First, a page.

The new double-sided, dual-layered discs, referred to as Multiplexed Optical Data Storage, would store up to a terabyte of data or about 472 hours of video, according to Dr. Peter Török, the photonics professor who lead the research.
“We came up with the idea of this disc some years ago, but did not have the means to prove whether it worked,” Török said at the Asia-Pacific Data Storage Conference 2004.
The new MODS would compete with technology like BluRay discs, scheduled to be released on the home market at the end of 2005. BluRay discs hold approximately five times the capacity of a DVD and store roughly 25 gigabytes per layer.
“According to our experimental results, we can optimistically estimate that we will be able to store about one terabyte per disc in total using our new method,” said Török. “This translates to about 250 gigabytes per layer, ten times the amount that a BluRay disc can hold.”
Imperial researchers estimate that the new discs would cost about the same as an ordinary DVD, but that it would require a new player because of the unique method used to store data.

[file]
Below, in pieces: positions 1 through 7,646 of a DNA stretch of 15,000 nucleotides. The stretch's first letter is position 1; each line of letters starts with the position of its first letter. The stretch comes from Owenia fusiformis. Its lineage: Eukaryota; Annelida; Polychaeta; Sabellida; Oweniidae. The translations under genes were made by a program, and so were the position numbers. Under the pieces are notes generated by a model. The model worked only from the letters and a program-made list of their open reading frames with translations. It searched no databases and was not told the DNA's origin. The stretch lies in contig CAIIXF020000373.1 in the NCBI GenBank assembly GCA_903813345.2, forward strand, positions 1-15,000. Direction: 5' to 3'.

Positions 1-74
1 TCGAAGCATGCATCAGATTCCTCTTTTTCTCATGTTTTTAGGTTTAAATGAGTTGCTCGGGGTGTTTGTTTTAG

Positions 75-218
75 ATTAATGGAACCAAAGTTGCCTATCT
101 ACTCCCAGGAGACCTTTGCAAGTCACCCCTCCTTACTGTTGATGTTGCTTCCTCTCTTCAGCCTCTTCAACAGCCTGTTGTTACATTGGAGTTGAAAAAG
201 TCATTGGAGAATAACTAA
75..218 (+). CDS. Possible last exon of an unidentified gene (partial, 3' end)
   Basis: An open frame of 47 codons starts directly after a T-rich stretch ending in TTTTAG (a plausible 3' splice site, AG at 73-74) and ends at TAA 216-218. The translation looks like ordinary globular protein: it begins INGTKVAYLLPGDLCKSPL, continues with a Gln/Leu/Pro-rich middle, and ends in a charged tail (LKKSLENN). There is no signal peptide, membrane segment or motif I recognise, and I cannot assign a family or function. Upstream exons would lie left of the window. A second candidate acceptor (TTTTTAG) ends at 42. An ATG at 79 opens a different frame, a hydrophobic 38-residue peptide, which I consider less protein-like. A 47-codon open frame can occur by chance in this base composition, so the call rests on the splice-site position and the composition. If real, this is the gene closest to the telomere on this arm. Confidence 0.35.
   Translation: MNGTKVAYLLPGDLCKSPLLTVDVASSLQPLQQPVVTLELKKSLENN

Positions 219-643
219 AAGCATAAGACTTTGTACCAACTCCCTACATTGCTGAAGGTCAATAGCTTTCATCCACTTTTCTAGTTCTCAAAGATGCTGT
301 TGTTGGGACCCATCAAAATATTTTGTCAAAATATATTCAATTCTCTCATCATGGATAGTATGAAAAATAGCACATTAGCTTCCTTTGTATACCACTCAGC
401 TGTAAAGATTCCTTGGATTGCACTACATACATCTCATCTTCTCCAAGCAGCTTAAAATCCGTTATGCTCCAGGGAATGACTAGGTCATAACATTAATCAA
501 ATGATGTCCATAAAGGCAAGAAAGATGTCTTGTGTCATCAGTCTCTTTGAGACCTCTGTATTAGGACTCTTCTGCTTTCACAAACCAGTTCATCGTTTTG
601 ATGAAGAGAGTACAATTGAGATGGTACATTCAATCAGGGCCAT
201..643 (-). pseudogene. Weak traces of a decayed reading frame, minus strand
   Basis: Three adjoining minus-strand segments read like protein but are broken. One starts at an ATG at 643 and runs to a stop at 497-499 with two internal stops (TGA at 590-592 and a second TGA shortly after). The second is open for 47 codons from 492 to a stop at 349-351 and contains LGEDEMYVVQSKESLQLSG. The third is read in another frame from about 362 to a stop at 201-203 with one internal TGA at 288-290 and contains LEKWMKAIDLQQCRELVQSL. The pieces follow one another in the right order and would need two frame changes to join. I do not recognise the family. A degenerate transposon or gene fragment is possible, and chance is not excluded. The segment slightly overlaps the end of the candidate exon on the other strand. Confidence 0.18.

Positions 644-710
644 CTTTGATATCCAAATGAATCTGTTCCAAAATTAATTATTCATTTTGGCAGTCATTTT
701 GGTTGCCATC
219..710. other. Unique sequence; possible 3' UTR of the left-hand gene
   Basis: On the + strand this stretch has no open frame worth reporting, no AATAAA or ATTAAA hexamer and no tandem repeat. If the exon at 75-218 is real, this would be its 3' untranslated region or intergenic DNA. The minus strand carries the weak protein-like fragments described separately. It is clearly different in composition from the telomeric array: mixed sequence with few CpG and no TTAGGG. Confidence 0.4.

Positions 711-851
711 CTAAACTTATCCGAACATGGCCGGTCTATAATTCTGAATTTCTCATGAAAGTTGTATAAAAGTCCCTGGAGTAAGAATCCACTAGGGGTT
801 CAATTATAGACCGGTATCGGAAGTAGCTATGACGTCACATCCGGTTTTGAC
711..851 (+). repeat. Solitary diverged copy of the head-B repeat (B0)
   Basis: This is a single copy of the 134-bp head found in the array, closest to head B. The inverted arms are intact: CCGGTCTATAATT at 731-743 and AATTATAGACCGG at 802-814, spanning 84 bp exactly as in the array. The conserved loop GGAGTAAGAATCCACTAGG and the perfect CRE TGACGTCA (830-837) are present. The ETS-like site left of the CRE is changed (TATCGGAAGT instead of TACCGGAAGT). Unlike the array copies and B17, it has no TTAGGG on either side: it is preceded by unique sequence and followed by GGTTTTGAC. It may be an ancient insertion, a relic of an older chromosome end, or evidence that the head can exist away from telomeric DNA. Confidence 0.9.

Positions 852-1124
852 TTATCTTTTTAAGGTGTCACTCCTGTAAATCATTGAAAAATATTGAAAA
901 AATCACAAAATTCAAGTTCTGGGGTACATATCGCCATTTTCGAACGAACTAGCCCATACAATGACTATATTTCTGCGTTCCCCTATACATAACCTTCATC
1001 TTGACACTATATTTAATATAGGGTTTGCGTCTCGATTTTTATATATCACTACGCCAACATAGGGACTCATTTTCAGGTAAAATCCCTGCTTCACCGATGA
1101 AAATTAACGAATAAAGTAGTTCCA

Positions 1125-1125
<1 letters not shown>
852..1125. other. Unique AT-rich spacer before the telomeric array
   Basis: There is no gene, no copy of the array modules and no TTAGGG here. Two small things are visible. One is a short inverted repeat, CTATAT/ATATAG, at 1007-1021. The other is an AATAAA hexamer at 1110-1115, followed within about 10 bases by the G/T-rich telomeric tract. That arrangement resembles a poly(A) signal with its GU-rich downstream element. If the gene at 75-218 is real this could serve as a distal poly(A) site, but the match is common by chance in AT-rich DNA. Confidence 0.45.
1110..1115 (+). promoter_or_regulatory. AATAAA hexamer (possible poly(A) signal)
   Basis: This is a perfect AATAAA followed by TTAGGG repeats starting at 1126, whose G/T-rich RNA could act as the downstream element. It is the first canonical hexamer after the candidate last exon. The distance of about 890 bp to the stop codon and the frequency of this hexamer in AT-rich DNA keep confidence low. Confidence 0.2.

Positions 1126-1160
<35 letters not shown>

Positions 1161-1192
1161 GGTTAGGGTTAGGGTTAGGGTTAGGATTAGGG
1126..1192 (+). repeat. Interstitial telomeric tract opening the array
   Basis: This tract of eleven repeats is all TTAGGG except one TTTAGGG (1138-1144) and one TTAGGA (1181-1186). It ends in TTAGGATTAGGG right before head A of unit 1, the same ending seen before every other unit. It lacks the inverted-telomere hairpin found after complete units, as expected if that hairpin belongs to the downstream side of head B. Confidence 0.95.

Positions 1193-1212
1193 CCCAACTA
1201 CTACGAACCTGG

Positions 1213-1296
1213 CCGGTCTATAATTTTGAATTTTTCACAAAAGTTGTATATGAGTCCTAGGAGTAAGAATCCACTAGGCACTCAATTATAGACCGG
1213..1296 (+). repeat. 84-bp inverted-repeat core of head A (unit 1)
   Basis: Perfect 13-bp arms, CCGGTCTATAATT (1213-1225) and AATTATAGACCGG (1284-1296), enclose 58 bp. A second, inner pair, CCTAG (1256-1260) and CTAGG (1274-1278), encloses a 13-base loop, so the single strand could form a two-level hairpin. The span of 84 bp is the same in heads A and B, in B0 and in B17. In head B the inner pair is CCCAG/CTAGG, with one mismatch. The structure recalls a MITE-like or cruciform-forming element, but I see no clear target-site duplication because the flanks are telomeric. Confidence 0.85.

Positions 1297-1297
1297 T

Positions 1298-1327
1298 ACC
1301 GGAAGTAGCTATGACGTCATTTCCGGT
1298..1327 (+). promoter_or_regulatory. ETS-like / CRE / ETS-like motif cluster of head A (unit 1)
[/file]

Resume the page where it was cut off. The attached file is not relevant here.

Unlike regular CDs or DVDs, which store information in a binary format using small pits sunk to equal depths, MODS store information using asymmetric pits that contain steps sunken in one of 332 different angles.
According to Török, high storage capacity discs will become more important as manufacturers look toward make optical discs smaller.
“Multiplexing and high density ODS come in handy when manufacturers talk about miniaturization of the discs,” Török said. “The future for the mobile device market is likely to require small diameter discs storing much information. This is where a MODS disc could really fill a niche.”
MODS are expected to hit shelves around 2010, provided development funding is secured.